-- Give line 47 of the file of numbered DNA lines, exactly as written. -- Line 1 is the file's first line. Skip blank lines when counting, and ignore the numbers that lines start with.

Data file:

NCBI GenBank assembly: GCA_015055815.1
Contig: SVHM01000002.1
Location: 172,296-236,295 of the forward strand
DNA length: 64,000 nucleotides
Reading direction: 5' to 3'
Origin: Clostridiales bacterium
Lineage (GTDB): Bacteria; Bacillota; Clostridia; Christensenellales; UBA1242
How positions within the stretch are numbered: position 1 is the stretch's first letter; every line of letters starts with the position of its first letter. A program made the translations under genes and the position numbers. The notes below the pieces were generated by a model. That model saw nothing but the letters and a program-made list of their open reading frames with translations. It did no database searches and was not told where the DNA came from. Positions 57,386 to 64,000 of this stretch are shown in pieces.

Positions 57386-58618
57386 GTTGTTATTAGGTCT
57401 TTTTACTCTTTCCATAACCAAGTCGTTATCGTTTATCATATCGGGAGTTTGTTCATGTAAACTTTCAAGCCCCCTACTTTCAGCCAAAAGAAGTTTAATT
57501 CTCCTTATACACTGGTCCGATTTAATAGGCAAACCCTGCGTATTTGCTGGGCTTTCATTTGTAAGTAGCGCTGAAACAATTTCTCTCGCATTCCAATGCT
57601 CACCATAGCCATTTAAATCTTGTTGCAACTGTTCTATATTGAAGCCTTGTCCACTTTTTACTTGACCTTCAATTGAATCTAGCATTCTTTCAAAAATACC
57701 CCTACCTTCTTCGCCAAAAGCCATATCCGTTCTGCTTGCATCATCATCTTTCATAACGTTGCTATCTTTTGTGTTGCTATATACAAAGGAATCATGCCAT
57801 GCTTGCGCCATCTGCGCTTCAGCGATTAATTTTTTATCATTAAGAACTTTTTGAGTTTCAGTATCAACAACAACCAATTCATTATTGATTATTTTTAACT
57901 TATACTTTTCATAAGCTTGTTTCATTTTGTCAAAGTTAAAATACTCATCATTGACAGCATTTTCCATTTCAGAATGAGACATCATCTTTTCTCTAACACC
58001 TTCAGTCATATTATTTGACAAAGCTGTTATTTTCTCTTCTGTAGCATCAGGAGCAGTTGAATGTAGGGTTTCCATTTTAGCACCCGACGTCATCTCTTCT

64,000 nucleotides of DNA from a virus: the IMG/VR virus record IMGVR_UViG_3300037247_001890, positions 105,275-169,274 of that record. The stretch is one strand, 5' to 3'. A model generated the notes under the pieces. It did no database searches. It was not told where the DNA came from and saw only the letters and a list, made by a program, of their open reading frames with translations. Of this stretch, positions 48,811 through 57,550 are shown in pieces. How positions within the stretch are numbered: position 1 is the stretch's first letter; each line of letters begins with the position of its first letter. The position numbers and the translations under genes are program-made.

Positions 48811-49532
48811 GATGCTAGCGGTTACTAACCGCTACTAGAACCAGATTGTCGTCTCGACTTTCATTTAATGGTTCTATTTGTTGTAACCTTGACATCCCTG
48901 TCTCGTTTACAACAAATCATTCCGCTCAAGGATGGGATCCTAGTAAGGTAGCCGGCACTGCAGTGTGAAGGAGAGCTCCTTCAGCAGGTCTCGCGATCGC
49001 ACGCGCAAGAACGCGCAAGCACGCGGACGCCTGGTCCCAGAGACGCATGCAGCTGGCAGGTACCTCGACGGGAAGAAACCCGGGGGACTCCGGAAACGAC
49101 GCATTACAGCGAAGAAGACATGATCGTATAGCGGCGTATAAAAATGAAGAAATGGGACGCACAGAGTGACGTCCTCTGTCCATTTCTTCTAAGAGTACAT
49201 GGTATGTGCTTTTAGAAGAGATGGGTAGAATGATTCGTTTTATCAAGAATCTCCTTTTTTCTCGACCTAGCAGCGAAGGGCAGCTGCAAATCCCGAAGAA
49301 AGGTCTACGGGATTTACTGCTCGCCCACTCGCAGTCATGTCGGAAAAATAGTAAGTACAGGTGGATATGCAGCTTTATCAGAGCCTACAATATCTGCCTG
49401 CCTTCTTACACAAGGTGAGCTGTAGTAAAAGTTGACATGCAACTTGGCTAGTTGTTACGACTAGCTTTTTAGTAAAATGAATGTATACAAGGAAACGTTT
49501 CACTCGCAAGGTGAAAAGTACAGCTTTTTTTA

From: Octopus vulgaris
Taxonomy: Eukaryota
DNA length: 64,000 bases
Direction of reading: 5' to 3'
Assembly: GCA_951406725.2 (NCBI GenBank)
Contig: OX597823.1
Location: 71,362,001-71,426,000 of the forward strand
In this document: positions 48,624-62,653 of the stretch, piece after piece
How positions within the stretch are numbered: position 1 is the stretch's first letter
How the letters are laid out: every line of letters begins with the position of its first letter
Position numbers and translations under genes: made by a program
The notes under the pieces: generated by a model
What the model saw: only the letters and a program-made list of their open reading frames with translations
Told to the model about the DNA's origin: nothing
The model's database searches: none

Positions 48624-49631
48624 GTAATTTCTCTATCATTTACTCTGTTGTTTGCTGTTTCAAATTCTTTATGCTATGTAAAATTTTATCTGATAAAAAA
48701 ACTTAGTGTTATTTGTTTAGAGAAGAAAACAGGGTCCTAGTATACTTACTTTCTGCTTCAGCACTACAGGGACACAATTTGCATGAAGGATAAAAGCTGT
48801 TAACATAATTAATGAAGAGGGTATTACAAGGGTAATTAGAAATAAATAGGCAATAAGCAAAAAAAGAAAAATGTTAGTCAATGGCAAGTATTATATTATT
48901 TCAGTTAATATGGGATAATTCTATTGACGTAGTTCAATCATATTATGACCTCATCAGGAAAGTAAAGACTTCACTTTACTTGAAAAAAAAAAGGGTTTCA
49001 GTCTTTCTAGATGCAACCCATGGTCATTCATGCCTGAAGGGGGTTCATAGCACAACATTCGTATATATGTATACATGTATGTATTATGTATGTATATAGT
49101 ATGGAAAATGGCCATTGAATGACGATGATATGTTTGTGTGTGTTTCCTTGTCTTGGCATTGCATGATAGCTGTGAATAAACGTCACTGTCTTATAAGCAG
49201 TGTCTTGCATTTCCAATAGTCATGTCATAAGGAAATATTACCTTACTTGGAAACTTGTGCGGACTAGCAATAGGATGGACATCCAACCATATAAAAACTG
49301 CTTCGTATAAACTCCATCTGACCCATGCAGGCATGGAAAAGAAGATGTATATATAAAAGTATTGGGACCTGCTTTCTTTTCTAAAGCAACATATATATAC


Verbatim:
48901 TCAGTTAATATGGGATAATTCTATTGACGTAGTTCAATCATATTATGACCTCATCAGGAAAGTAAAGACTTCACTTTACTTGAAAAAAAAAAGGGTTTCA